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Welcome to the 'Second Tier': US Failing Big League on Social Progress


#1

Welcome to the 'Second Tier': US Failing Big League on Social Progress

Jon Queally, staff writer

Contrary to the mythological story known as "American Exceptionalism," the United States does a poor job, according to a fresh analysis, of meeting even "the basic human needs of its citizens" and should now be considered a "second tier" country in terms of promoting social progress.


#2

And more and more frequently, the average citizen's response to any such criticism is, "USA! USA! USA!"


#3

Great article! Just a side note about being homeless or those without basic necessary support. This is a demographic that is changing, there are families, business people, injured workers, you name it. I met one lady that had been the head nurse for a local hospital. In other words they are us and they need our support.


#4

Market place bottom line value has replaced social, humane and environmental values as America's #1 value.


#5

Another example of Murkin sepshinulizm ?

At the rate Trump and the GOP are scaring off or killing the geese that lay the golden eggs in the US economy, falling below the second tier will likely not be very far in the future.


#6

Wrong on the wealth of the US. If you don't count the money that the top 1% have hidden off shore,we are not rich. Then see if you can prove that there is any Gold in Ft. Knox?


#7

The term "American Exceptionalism" reminds me of a three-year-old who thinks he is SO special that he doesn't need to take responsibility for his actions. Such a person may be full-grown, but he is not an adult. An ego-shattering personal disaster may provide a wake-up-call, but you can't make someone "pick-up-the phone." Most "exceptional" types prefer to float down de-Nile, over an honest look in the mirror. Eventually, the chickens find their way home, the rooster crows at dawn, and there is a choice: pull the pillow over your head, or wake-the-hell-up, America.


#8

From a recent Economics show-
Homelessness is up in LA by 23%.

So many Americans have spent the wealth built across multi generations in the last down turn.
Their homes were their last resort of income.

The 10% who have lucked out by being part of the war machine or other such gravy trains are the only ones left standing with safety net.

The economies that depend primarily on American Consumption or scientific progress will not let this ponzi scheme die. Japan is exhibit A. They are printing money faster than the US can flush it down the toilet.

Americans have three and a half trillion dollars in financial debt - personal credit cards, student loans and car loans.

China holds the US government bonds. Even though they have built their wealth thanks to America's endless fascination for cheap toys (work tools, sure, go ahead) they are now able to function without the continued American stupidity.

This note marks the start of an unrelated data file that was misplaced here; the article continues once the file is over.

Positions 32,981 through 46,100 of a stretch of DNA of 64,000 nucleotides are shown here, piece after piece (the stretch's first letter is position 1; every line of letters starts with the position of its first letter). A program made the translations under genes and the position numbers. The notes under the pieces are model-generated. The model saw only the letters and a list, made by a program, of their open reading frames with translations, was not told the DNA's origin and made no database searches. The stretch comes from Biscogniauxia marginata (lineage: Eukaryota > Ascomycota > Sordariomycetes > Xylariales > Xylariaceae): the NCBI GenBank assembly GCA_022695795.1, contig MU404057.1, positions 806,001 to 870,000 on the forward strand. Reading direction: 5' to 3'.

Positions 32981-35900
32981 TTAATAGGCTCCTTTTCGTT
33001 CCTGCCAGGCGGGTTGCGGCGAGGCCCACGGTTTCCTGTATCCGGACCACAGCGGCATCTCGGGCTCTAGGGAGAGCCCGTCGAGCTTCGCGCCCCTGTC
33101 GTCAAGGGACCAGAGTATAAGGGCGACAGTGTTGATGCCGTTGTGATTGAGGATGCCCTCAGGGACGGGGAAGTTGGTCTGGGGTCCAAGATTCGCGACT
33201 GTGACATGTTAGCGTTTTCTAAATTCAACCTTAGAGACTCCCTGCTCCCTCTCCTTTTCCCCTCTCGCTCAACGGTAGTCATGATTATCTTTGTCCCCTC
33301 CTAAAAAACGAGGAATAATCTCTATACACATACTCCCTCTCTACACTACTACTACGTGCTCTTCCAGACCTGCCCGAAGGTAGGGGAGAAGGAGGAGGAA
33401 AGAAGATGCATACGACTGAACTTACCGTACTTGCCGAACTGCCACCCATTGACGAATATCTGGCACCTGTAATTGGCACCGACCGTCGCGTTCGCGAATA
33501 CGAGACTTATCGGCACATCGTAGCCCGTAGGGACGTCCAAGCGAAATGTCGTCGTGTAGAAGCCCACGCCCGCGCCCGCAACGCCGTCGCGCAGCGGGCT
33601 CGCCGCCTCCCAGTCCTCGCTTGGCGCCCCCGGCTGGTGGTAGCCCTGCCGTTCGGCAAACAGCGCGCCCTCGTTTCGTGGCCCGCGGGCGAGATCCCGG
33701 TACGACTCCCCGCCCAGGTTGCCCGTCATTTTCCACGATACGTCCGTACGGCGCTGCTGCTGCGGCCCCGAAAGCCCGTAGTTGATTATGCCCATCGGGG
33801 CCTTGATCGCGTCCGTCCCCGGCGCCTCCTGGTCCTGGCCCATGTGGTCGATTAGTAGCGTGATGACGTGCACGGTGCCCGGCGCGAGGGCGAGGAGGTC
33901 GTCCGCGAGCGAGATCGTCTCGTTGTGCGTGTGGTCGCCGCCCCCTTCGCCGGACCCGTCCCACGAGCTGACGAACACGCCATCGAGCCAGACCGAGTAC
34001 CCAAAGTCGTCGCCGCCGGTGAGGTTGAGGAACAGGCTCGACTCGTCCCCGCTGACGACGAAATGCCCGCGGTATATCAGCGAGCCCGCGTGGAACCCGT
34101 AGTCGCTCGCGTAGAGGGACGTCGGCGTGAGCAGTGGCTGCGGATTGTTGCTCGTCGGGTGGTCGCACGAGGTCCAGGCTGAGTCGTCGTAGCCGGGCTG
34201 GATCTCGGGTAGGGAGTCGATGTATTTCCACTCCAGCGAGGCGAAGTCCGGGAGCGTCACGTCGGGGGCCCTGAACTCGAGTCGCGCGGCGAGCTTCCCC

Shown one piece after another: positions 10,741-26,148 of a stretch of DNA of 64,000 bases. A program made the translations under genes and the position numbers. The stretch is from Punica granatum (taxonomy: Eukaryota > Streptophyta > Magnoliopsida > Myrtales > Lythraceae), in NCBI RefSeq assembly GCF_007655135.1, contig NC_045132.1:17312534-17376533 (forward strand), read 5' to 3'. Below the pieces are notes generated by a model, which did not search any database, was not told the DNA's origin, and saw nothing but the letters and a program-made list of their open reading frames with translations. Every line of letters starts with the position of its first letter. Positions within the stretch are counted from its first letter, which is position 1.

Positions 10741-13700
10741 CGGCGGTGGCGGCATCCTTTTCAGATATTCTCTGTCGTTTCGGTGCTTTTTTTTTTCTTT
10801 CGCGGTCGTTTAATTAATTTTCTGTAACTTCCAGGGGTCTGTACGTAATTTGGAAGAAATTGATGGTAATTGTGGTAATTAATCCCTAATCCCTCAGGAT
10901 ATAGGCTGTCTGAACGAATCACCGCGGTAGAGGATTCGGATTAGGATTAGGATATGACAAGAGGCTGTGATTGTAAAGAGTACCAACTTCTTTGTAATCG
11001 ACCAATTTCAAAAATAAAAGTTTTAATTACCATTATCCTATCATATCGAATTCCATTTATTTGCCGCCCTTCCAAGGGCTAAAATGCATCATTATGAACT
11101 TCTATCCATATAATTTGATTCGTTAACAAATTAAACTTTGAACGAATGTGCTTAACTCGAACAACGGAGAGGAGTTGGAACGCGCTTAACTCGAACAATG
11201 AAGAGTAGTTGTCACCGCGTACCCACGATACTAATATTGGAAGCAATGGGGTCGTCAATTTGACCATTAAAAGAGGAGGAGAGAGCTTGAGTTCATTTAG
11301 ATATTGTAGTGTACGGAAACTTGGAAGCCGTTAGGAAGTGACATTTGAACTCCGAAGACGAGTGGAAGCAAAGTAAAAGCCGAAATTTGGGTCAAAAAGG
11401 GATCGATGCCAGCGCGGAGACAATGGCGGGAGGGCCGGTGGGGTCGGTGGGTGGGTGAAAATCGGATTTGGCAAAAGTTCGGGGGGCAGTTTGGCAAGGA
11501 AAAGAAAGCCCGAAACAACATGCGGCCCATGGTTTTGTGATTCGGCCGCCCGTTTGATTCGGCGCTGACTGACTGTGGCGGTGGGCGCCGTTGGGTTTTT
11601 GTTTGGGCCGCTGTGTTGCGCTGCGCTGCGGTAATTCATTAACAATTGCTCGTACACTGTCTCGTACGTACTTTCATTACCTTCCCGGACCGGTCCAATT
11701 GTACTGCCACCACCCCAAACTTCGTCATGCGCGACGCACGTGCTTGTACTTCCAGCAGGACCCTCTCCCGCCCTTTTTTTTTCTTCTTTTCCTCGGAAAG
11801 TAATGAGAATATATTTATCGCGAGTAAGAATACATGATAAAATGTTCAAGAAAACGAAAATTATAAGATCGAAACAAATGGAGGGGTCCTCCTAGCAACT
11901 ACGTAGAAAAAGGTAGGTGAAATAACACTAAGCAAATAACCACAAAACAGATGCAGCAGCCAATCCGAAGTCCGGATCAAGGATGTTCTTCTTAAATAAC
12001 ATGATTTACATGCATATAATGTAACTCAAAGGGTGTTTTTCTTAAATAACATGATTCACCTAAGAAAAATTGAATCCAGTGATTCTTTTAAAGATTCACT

The war machine will be nothing without gasoline, which China is buying all the rights to .
Learn Chinese. Find a small piece of land that can support you in the middle of nowhere.


#9

"The middle of nowhere? Is that perhaps the District of Columbia?
;-})


#10

haha - sure thing!


#11

Until both parties--or at least one--adjusts its messaging away from 'meritocracy' to 'common good,' you can expect the US to slip further.

Because the duopoly has spent a long time setting up a national mindset which posits that the rich are rich and the poor are poor because they 'earned' those outcomes.


#12

I agree about where we are. But is it really accurate to say "has replaced"?

How social, humane and ecological was the physical and cultural genocide of this continent's First Nations folk? How social, humane and ecological has it been to re-appropriate the meagre holdings of land allotted to the survivors of this wholesale robbery and murder whenever oil, coal, natural gas, uranium, or some other hot commodity was discovered there?

How social, humane and ecological was slavery? Our care and justice for the descendants of slaves?

How social, humane and ecological was it for the U.S. to turn away would-be refugees from the nightmare of Nazism in droves, while subsidizing corporations (e.g. Ford, IBM) that profitted from helping the Nazis achieve their notable advances in industrial genocide?

At what exact historical point was the U.S. a bastion of social, humane, ecological values? At what precise moment did "we" "lose" those values?

There's a lot of this lamenting of this alleged loss of our "good old days" going on these days. But no lamenter ever seems to be able to say when the "good old days" were.

To me, these look like the good new days. For as our self-serving historical fictions increasingly reveal themselves as such, we have the opportunity to humbly face the Truth and begin creating large-scale social organization that actually IS humane and ecological.


#13

We have moved to a corporat government that believes market values are the message the oracle to all the answers, monetary, social and environment. I do not suggest going back, rather restructuring an economic system that thrives on winners and losers. Power at its best is love implementing the demands of justice, and justice at its best is power correcting everything that stands against love. Money must be the tool of man, not his master.